NYPD Commissioner Dermot Shea expressed outrage Tuesday over the soft-on-crime bail reform laws that allowed a disturbed man to allegedly slug a deaf Manhattan straphanger — just days after he was busted in another similar attack.
“I mean, that was a horrific attack and what I fear here … is we can’t fall into a place where this is normalized, where that’s accepted behavior,” the top cop said on FOX 5’s “Good Day New York,” two days after 41-year-old Vladimir Pierre allegedly attacked his latest victim.
“Any time it happens, it’s terrible — particularly to an innocent woman — that’s just going to work or going to church, [which] in this case I think it was. When you hear that it happened four days before, that’s when my blood gets to boil now.”
He echoed his familiar comments about the revolving-door criminal justice system.
“When you look at laws that make us release individuals before they even go to a judge, you just shake your head,” the commissioner said.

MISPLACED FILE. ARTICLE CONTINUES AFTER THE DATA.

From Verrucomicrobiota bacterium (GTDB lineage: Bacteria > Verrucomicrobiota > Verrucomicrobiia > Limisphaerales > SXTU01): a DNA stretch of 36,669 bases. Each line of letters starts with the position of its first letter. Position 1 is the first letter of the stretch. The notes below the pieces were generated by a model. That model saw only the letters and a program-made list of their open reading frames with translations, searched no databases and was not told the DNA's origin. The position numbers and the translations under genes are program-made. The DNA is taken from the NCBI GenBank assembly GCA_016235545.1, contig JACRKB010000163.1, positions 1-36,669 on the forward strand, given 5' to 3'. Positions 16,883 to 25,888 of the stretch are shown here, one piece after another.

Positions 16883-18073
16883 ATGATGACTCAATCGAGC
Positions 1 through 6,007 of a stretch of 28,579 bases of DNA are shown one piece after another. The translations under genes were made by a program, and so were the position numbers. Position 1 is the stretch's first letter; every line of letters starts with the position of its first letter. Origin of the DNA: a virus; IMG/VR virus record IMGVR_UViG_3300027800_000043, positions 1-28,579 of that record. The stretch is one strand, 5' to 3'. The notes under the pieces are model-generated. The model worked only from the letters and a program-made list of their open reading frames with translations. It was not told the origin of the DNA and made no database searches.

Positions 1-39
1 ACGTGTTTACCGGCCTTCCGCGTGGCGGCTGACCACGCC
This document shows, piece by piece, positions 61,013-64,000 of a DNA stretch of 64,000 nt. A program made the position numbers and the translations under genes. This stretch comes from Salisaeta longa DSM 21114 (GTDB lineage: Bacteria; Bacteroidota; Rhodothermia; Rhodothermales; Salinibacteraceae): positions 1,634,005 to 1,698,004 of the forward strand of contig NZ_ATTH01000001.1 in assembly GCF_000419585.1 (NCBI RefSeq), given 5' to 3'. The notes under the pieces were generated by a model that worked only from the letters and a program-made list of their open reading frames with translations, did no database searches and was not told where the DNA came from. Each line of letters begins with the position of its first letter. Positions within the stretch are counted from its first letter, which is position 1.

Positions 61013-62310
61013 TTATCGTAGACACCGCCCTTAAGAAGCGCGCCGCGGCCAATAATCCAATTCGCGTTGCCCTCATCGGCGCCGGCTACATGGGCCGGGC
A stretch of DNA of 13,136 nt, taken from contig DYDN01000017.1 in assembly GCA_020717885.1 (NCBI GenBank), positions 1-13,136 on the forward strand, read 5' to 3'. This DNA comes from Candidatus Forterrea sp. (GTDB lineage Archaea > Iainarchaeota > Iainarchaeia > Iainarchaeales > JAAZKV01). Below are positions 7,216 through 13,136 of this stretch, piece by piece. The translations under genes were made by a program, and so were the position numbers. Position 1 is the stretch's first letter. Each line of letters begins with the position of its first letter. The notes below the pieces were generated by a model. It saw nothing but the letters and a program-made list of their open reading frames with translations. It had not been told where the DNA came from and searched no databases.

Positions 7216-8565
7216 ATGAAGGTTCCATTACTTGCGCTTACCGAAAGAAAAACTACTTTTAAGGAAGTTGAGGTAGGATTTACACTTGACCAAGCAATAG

Pierre, a reputed member of Brooklyn’s Newkirk street gang with 27 prior arrests, was just freed last Wednesday — thanks to bail reform laws — after randomly striking 30-year-old Crystal Porter as she waited for the Brooklyn Botanical Gardens shuttle, police sources said.
He was free to strike again shortly after 10:30 a.m. Sunday, this time at Union Square — allegedly slugging 59-year-old Xingjuan Zhou, who is deaf, sending her reeling onto the tracks. Good Samaritans came to Zhou’s aid and pulled her off the tracks to safety.
Pierre faces charges of second-degree attempted assault, third-degree assault and second-degree reckless endangerment, prosecutors said.
Judge Melissa Jackson ordered Pierre to be held indefinitely pending the results of a psychiatric exam, after the Manhattan District Attorney’s Office requested he be held on $25,000 cash bail or a $75,000 bond.
“There is a question of fitness to proceed,” Jackson said in court on Monday. “There is some question of his mental capacity.”
Meanwhile, Shea argued that the NYPD is doing well at keeping crime down on the rails.
“So you know, overall, when you look at transit, [Chief Kathleen] O’Reilly is doing a phenomenal job,” he said. “When you look at the overall crime numbers in transit, they’re actually very strong.”